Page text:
My daughter turned thirteen this year. THIRTEEN! I can’t believe it’s been thirteen years since my little premature princess made her debut on the earth. When people ask how old my kids are, the wide-eyed expression often emerges when I say the dreaded number: thirteen.
It’s true that the teen years can be some of the most challenging for kids and parents. It’s not unlikely to hear expressions like these in reference to parenting adolescents:
Mothers of teenagers know why animals eat their young. -Unknown
Mother Nature is providential. She gives us twelve years to develop a love for our children before turning them into teenagers. -William Galvin
Adolescence is perhaps nature’s way of preparing parents to welcome the empty nest. ~Karen Savage and Patricia Adams, The Good Stepmother
Snow and adolescence are the only problems that disappear if you ignore them long enough. ~Earl Wilson
It’s going to be daunting, isn’t it?
As I was sitting in church this morning, the young svelte mini-me sitting to my right reached over and grabbed my hand. I looked over at her and she touched her forehead to mine. I adore this girl. Like, deeply adore her.
When she was little I loved her too. Her cute little pigtails that looked like Boo from Monsters Inc. The way she sang all the time, making up funny-to-me words. Her flopping feet when she tried to tap dance at age four. But it’s different now. I not only love her, but I like her too. She is one of the kindest souls I’ve ever known, she’s funny and oh so talented. I’m proud when I see her babysitting, loving and caring for little children. She loves the Lord and loves to worship Him with song and dance.
Unlike when she was very little, we can actually have deeper, meaningful conversations. Just yesterday, we were working on some choreography and I thought to myself, “This is really fun.” Not like, “I like doing this but I’d rather be out with my girlfriends.” But like, “I would rather do this right now than anything else.”
Sometimes I think, maybe she’s the exception. Maybe the other two will be difficult. My tween almost-11-year-old? Nope. I like her too, including her quintessential creative mind that I don’t always understand. The 8-year-old wacky one? Nope. I celebrate her unconventional quirks and deep sensitivity that sometimes exasperate me.
It’s not supposed to be like this, though. I’m supposed to be at odds with my teen. She’s supposed to be difficult and all “teenagery.” I’m supposed to know why animals eat their young. “Just wait!” you might say. Wait till she’s in High School, wait till she’s 17, you’ll see.
I don’t want to live in waiting for my kids to turn into monsters.
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Are there (rare) times when we don’t like each other that much? Sure. Does she ever have an attitude? The better question: do I ever have an attitude? Don’t answer that, girls! Do we have to deal with hurt feelings and heavy loads, consequences of certain behavior? Of course. But I don’t have to dwell on those tough times. We clash, we repent, we learn and we move on.
I’m just beginning my journey into parenting teens. I admit I don’t know much. It may seem to fall apart in a few years, but there are a few things I know to be true.
- My children are not mine. They belong to the Lord. “For none of us lives to himself, and none of us dies to himself. For if we live, we live to the Lord, and if we die, we die to the Lord. So then, whether we live or whether we die, we are the Lord’s” (Romans 14:7-8, ESV).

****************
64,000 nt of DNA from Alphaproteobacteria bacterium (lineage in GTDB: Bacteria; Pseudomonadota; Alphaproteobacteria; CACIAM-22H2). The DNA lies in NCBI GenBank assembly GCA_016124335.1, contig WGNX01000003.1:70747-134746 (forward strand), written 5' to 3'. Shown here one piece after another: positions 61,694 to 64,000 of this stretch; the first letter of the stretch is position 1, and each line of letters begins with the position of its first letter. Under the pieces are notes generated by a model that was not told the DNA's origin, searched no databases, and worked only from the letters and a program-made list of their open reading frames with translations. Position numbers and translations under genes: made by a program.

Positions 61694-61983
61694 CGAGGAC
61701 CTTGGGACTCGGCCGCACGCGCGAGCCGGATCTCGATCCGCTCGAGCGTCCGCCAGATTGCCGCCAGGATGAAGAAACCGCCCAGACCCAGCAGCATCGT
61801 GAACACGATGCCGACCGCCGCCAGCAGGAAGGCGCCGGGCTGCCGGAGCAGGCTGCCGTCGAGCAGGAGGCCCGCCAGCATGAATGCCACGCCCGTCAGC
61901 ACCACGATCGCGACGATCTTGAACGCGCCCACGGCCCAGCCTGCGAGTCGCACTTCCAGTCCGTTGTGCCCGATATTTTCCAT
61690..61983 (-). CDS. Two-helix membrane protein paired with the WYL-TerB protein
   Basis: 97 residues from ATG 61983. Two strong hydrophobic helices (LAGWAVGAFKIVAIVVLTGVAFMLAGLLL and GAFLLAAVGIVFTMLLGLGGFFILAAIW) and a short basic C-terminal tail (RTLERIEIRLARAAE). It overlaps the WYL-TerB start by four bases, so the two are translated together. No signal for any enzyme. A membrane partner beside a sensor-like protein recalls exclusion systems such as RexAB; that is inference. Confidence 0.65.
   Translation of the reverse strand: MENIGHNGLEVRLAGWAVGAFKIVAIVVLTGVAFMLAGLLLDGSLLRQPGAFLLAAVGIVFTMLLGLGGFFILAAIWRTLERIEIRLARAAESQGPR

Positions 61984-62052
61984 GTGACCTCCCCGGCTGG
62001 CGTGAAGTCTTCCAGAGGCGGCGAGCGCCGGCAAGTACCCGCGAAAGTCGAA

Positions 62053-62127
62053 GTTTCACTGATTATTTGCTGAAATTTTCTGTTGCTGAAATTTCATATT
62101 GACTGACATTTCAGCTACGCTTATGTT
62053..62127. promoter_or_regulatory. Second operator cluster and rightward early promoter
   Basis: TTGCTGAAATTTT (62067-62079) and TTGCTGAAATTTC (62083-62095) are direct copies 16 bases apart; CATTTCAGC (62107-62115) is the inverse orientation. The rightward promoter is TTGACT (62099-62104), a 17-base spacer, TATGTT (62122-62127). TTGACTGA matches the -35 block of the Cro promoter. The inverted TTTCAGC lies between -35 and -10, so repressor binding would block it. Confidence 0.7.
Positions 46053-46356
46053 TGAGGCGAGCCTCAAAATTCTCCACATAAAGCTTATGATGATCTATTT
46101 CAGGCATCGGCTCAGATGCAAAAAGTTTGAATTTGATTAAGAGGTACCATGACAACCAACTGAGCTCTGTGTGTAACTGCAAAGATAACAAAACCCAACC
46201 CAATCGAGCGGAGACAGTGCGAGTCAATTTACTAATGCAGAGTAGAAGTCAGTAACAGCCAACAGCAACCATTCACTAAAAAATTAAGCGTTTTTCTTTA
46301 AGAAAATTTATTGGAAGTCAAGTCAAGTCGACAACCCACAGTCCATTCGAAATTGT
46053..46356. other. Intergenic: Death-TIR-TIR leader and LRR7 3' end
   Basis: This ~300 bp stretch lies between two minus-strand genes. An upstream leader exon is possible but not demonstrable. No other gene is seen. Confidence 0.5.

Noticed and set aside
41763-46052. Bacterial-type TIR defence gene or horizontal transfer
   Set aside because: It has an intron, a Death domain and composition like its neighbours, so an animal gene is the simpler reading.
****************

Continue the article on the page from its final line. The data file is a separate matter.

- True wisdom comes from the Lord. “If any of you lacks wisdom, let him ask God, who gives generously to all without reproach, and it will be given him. But let him ask in faith, with no doubting, for the one who doubts is like a wave of the sea that is driven and tossed by the wind. (James 1:5-6, ESV).
- Even if things do fall apart, God uses everything (even angst-ridden teens) for His glory. “And we know that for those who love God all things work together for good, for those who are called according to his purpose. (Romans 8:28, ESV).
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So instead of expecting drudgery, I’d like to pledge to focus on the Lord and the three blessings he has given so generously for my husband and I to raise – for such a short time. I’m going to look for the good, and we’ll work together to overcome the bad. And finally, in regards to the coming teen years, I will try to fulfill Philippians 4:8:
“Finally, brothers, whatever is true, whatever is honorable, whatever is just, whatever is pure, whatever is lovely, whatever is commendable, if there is any excellence, if there is anything worthy of praise, think about these things.”
And to other moms of teens, I’ll pray for you if you’ll pray for me. Leave a comment here to let me know.
Disclosure: My lovely daughter read and approved this post before publishing.
I want to be clear that I’m not claiming here that everyone should have an adolescent parenting experience that is all unicorns and roses. I know parenting is hard sometimes. I know for some parents, though they do everything “right,” kids make bad choices, they have emotional issues and special needs, and sometimes they are just rebellious! What I’m saying is that I want to view this time of parenting with the eyes of the Lord and not the world. And remember my second and third point up there- ask for wisdom and remember that He even uses the tribulations for His glory.
If you and your teen are having a difficult time, God has a word for that too:
“Blessed be the God and Father of our Lord Jesus Christ, the Father of mercies and God of all comfort, who comforts us in all our affliction, so that we may be able to comfort those who are in any affliction, with the comfort with which we ourselves are comforted by God.” 2 Coritnthians 1:3-4, ESV